Seibert has drawn positive reviews from special teams coordinator Mike Priefer and he had a very good day Thursday, connecting on all five of his field goal attempts during a period midway through the practice. Greg Joseph, his competition for the starting kicking job, made all five of his attempts, too. The key for Seibert over the coming weeks and months is to gain comfort with Cleveland’s kicking battery of long snapper Charley Hughlett and holders Britton Colquitt and Jamie Gillan.

“Right now, Austin does not have the timing down because the other three guys have worked out with Greg, Charley and Britton in terms of the timing,” Priefer said. “We want them to be around 1.3, 1.30, 1.27 – 1.32 (seconds) is our parameters. Austin is a little bit slower than that right now, but as he continues to work with those guys, he will speed it up a little bit.”

Behind the scenes photos from Media Day

T.J. Carrie was being mentioned as a possible replacement at safety after Jabrill Peppers was traded. Is this still a possibility? Where did he line up during OTAs? -- Ronnie B., Harts, West Virginia

Carrie primarily lined up at cornerback during OTAs but also took reps here and there at safety. The Browns are keeping their options open at the position. At Thursday’s practice, with veteran Morgan Burnett working on the side and Damarious Randall absent, veterans Eric Murray and Jermaine Whitehead worked with the first defense.

One thing to keep in mind. In the past, defensive coordinator Steve Wilks has utilized a type of hybrid linebacker in his defense. With the Panthers in 2017, it was Shaq Thompson, who is listed as a linebacker. Depending on how things shake out over the next few months, it could be a safety who handles that kind of role in Cleveland.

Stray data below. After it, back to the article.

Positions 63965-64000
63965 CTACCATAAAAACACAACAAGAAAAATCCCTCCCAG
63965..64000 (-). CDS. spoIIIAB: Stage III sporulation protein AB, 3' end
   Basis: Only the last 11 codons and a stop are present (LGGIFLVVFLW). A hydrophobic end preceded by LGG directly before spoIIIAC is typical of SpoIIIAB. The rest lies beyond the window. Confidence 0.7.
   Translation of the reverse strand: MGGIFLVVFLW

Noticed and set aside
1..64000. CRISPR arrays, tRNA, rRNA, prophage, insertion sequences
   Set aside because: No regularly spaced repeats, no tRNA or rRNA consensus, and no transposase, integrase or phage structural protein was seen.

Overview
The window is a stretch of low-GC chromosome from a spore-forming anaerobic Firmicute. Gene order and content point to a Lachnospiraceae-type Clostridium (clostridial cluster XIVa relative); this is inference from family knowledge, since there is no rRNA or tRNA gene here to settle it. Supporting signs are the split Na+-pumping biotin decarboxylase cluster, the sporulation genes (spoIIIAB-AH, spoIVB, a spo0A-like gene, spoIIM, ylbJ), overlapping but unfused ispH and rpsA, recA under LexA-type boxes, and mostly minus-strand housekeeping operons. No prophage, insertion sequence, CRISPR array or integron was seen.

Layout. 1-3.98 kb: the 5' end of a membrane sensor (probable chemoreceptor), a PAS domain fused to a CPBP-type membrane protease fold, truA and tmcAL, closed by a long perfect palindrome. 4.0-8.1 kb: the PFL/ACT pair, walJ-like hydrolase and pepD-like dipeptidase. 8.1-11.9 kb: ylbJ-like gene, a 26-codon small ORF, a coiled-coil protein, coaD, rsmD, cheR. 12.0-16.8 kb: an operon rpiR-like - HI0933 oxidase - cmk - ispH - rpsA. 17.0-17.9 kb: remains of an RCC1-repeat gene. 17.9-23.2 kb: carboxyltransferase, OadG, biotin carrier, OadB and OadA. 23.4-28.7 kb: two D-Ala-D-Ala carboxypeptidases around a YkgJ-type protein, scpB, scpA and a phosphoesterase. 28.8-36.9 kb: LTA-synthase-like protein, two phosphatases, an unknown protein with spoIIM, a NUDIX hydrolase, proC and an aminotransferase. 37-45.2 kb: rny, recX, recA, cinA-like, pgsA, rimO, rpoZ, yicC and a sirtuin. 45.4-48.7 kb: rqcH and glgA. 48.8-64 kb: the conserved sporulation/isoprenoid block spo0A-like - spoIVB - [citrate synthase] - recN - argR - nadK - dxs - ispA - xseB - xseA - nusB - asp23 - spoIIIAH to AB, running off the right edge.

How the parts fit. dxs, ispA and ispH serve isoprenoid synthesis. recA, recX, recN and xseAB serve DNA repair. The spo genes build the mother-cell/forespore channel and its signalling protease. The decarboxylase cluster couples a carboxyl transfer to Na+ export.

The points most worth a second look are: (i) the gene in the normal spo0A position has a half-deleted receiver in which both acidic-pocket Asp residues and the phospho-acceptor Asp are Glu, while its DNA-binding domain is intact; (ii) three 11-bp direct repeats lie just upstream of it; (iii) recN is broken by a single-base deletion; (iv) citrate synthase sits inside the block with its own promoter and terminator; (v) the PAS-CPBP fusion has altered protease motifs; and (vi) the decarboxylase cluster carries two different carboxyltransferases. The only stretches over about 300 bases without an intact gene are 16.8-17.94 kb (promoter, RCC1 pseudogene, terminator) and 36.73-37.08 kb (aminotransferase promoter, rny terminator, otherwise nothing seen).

“People are trying to spread you out. It doesn’t necessarily have to be a safety but it has to be a body type that has the flexibility that can possibly cover receivers and at the same time play in the box,” said Joe Whitt, Cleveland’s pass game coordinator/secondary coach. “We’ll try a number of different bodies to get that role taken care of.”

Any guess on the new uniforms in 2020? -- Bill T., Memphis

I don’t have to guess. I’ll just say you’ll be pleased.

Greg Robinson: 10 holding penalties (7 accepted) in 8 games. Are you concerned for full 16 games? -- Gurjit S., Rocklin, California

Personally, I’m not. I think Robinson filled the role well last season and is in the driver’s seat to do the same in 2019. Does he have some things to clean up? Certainly. It’s just no secret how much of a factor he was in Cleveland’s offense really clicking into gear during the second half of 2018.

“This is a young player still in my mind,” said offensive line coach James Campen. “He has a lot of room to grow -- not physically, he’s a big man -- but a lot to grow mentally and the awareness of the game and his fundamentals, making sure he’s always consistent. He has an abundance of talent. The thing about him is he’s a passionate man. He wants to please, he wants to protect his teammates, he wants to be good. It’s just getting him consistent and getting his belief mechanisms up that he can do anything because he really is a special talent.”